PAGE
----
When we started drchrono, we contemplated using open source software to build the company.
We thought about running instances of Open EMR for medical practice clients. The idea was great in concept, we would become the “Red Hat” like company to the EMR world. There were and still are other companies doing this and it looked like a viable option at the time.
Showing our first paying users Open EMR to see if it would fit their needs, the physicians looked at the software in a skeptical way saying it was missing critical components.
We reviewed everything Open EMR over and over, it has scheduling and it’s cloud based. Sounds good right? Well there is a lot that is missing. It doesn’t really cut it. To me it almost felt like a valiant effort to a failed operating system Kernel.
I thought about it and asked myself, why isn’t Open EMR up to par with where it should be? The passion wasn’t persistent over time with the people working on it. The love that was needed to build and maintain something of that magnitude wasn’t there, it looks like the developers gave up.
Yes it is there and yes it “works”, but it is more of a starting point. It needed and needs massive amounts of work.
So we looked for other solutions and there simply wasn’t a good open source EMR software with a good vibrant developer and support community around it. We thought about it, we could invest our time submitting updates to Open EMR, that was an option, but we didn’t like the technology and the lack of love that was put into the project. It felt like we would be doing the heavy lifting if we invested into the project.
Take a look at how Open EMR software looks –
It was at this point we realized we needed to build our own EHR from scratch, from the ground up, it was a long term endeavor, but we committed to building the best EHR in the world. Year after year, improvement after improvement, we leap leapfrogged anything Open EMR could do. There is still a lot to do. ( I just want to thank the drchrono team for working so hard to get to were we are. )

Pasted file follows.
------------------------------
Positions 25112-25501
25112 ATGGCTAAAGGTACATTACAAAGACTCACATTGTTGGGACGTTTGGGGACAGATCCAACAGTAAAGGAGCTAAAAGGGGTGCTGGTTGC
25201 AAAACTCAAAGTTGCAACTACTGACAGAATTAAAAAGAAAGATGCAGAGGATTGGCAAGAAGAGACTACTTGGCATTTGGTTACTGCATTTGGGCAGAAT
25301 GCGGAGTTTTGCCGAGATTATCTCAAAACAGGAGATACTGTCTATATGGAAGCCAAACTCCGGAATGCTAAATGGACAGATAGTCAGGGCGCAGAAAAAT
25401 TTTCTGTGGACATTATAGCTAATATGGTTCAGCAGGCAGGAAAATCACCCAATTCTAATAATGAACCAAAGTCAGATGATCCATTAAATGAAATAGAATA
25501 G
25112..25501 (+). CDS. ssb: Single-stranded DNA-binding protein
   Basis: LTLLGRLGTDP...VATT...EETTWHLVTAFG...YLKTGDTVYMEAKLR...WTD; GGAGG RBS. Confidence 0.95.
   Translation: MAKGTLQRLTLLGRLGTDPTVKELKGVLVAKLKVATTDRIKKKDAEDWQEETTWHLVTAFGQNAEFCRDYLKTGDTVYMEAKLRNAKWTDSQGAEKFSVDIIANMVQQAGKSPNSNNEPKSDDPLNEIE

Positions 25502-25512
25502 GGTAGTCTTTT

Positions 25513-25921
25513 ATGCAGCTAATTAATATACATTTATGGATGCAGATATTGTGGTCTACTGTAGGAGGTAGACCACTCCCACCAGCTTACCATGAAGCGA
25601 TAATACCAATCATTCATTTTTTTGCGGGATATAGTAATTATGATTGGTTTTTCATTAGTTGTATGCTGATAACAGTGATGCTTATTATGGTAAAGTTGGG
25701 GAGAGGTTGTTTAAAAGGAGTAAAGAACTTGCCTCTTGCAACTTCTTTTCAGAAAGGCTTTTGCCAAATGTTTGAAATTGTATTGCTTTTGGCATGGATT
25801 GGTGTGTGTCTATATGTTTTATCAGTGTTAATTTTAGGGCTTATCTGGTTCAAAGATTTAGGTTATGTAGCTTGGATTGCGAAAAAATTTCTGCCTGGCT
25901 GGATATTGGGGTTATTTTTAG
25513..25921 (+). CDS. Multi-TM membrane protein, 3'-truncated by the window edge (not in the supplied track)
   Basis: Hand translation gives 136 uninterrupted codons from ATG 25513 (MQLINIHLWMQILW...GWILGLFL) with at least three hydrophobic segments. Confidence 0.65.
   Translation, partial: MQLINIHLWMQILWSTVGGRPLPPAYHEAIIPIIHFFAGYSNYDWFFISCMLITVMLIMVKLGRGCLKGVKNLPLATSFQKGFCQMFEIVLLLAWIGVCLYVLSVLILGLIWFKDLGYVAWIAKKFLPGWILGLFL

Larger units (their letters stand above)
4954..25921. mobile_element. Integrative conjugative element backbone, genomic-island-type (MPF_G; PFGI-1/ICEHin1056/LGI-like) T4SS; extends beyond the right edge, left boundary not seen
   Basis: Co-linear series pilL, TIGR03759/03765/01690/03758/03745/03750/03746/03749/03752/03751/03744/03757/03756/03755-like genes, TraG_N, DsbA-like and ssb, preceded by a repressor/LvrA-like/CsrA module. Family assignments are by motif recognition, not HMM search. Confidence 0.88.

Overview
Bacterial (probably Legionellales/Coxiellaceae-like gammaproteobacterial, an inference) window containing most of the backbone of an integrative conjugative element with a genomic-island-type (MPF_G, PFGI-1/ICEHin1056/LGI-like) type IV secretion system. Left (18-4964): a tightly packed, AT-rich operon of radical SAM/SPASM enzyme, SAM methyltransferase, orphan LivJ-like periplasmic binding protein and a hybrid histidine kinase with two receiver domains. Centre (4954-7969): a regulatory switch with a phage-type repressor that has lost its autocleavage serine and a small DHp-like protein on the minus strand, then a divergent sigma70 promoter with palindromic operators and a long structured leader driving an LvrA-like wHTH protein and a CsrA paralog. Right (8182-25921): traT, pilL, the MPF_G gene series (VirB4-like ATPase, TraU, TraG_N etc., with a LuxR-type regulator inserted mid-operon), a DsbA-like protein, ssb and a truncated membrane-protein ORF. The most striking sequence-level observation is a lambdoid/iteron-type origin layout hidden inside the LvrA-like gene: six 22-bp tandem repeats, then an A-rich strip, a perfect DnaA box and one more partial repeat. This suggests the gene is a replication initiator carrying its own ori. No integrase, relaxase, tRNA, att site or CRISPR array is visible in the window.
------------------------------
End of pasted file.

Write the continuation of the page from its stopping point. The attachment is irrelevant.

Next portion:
We are meaningful use stage 1 certified and working on getting meaningful use stage 2 certified. We were voted the best Mobile EHR by Blackbook rankings who surveyed over 16 thousand physicians. We are pushing hard to be the best disruptor in the space.
Open EMR isn’t meaningful use certified, hasn’t won any awards that I have heard of. We made the right move building our own platform.
But now that we have built the best EHR, “the kernel to our operating system”, we are now focusing on having developers join the platform as we just released the drchrono healthcare API. There is so much the developer community can do to help us fix healthcare.
Coming full circle we are now allowing developers to build on the drchrono healthcare API. With 100’s of developers looking to join our vibrant community, we would love to see the open source community build on top of drchrono along with proprietary being developed.
So this is a challenge to every developer out there, build on the “new Open EMR”, our goal at drchrono is to supporting the “Kernel”, with developers building with us.
Will Open EMR Die?
The answer is no, but will the community of developers who are building the software keep innovating on Open EMR? I would say no.